The fol­low­ing was a pro­pos­al for the Objects com­pe­ti­tion attached to UT Austin’s forth­com­ing The Secret Life of Build­ings symposium.

This pro­posed object is a 1’ reg­u­lar cru­ci­form of solid­i­fied soil, man­u­fac­tured by adding a binder to mate­r­i­al gath­ered from the back lot of a 1920s Crafts­man-style bungalow. 

The quin­tes­sen­tial trash that talks back,” urban soil is a com­pressed lan­guage resource: it is equal parts noise and sig­nal, par­tial­ly inert and par­tial­ly latent. Most per­ti­nent­ly for the occa­sion at hand, it takes on the char­ac­ter of the build­ings it comes to sur­round. Over time, it accepts tarpa­per, screws, wash­ers, lead paint flakes. And as it com­pacts, it comes to repel its for­mer inhab­i­tants: water and organisms. 

The pro­posed urban soil prod­uct is a rhetor­i­cal machine that fills the tac­it require­ments of the call: 

-It must look like an object, and thus hold itself back from run-of-the-mill high aesthetics.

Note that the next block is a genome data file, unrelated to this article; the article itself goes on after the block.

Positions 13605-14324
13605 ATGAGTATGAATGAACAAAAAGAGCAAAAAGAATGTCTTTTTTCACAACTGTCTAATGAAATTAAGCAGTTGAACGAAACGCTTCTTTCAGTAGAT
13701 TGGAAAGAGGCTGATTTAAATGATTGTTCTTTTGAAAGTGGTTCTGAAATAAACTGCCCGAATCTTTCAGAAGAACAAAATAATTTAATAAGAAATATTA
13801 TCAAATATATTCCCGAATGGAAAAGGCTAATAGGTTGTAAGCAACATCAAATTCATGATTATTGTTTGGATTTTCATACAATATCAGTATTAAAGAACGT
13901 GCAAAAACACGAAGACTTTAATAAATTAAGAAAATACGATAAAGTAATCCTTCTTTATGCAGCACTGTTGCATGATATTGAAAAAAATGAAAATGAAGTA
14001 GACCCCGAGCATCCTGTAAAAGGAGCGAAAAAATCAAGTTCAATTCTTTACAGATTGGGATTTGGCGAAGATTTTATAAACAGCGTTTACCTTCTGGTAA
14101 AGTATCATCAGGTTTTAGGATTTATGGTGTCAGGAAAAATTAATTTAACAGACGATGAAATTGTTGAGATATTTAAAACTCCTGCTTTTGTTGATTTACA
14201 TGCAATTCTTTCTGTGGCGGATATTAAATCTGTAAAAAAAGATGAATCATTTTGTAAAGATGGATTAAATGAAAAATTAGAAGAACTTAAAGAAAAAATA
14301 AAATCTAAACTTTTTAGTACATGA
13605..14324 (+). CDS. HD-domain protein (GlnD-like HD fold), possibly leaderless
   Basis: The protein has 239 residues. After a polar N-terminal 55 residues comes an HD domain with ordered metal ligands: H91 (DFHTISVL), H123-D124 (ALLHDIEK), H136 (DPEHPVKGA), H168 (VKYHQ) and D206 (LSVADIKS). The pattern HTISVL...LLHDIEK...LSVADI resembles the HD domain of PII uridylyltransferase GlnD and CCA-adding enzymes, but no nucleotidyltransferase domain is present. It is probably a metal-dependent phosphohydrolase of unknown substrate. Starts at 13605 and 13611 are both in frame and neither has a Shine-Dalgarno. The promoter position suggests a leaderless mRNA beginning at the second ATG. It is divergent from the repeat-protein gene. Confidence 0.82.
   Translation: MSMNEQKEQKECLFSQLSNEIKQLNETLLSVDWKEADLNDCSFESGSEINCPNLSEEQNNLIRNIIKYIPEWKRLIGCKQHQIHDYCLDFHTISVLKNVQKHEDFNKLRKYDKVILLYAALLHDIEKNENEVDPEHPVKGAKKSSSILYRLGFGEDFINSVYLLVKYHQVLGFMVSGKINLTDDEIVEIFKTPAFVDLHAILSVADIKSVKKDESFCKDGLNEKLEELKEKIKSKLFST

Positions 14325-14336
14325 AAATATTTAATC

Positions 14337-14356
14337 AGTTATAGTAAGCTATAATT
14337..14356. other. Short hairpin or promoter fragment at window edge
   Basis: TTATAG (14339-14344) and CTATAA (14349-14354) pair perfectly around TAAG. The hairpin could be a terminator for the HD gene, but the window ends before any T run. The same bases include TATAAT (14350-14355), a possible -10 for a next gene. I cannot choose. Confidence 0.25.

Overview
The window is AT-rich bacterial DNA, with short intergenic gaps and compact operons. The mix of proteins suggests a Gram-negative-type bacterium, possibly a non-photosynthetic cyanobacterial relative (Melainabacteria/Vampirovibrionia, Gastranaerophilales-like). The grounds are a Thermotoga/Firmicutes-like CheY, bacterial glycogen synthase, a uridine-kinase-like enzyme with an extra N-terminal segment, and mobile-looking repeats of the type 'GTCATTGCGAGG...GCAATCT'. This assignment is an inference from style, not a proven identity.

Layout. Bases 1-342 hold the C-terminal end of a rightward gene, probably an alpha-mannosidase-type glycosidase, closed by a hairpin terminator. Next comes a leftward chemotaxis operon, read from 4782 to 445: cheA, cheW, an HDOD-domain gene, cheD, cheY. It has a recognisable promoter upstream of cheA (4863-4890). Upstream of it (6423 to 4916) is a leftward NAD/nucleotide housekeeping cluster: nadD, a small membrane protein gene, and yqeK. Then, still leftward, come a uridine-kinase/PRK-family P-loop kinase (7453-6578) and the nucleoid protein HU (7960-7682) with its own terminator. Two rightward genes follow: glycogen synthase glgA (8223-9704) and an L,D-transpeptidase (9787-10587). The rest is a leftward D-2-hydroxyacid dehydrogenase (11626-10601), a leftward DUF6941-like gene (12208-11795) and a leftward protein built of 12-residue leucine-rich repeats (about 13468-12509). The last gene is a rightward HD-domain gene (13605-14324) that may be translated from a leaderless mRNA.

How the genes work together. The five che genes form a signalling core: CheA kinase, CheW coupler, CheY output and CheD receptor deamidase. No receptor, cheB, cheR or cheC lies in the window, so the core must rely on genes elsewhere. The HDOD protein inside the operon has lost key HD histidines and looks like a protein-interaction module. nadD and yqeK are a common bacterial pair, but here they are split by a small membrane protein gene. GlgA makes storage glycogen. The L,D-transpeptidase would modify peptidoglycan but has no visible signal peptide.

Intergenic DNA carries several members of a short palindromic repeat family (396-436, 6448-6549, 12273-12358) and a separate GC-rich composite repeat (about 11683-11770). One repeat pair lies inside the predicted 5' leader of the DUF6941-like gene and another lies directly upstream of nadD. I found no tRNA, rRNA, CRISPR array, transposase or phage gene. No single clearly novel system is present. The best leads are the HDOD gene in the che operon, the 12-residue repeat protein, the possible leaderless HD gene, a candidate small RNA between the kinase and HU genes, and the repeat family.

-It must be nov­el enough to bur­nish the bonafides of all involved, while hum­ble enough to be prop­er­ly ship­pable and objectlike. 

-It must com­mand respect by either plain­ly say­ing that it has a secret, or by going all out and reveal­ing some secret of build­ing life. (The cumu­la­tive effect of bring­ing togeth­er all of these objects, it has to be sup­posed, is to sug­gest that all secrets are inter­est­ing and even­tu­al­ly exposed.) 

-It must speak to archi­tects in a pid­gin they are already halfway to under­stand­ing – hang­ing some new con­nec­tions between the pieces of an old syn­tax or vocabulary. 

I ask that you leave it out­side, so its machinic qual­i­ties will become more evident.*

*I should have just said what I meant: I want it to fall apart again.

(October 2016)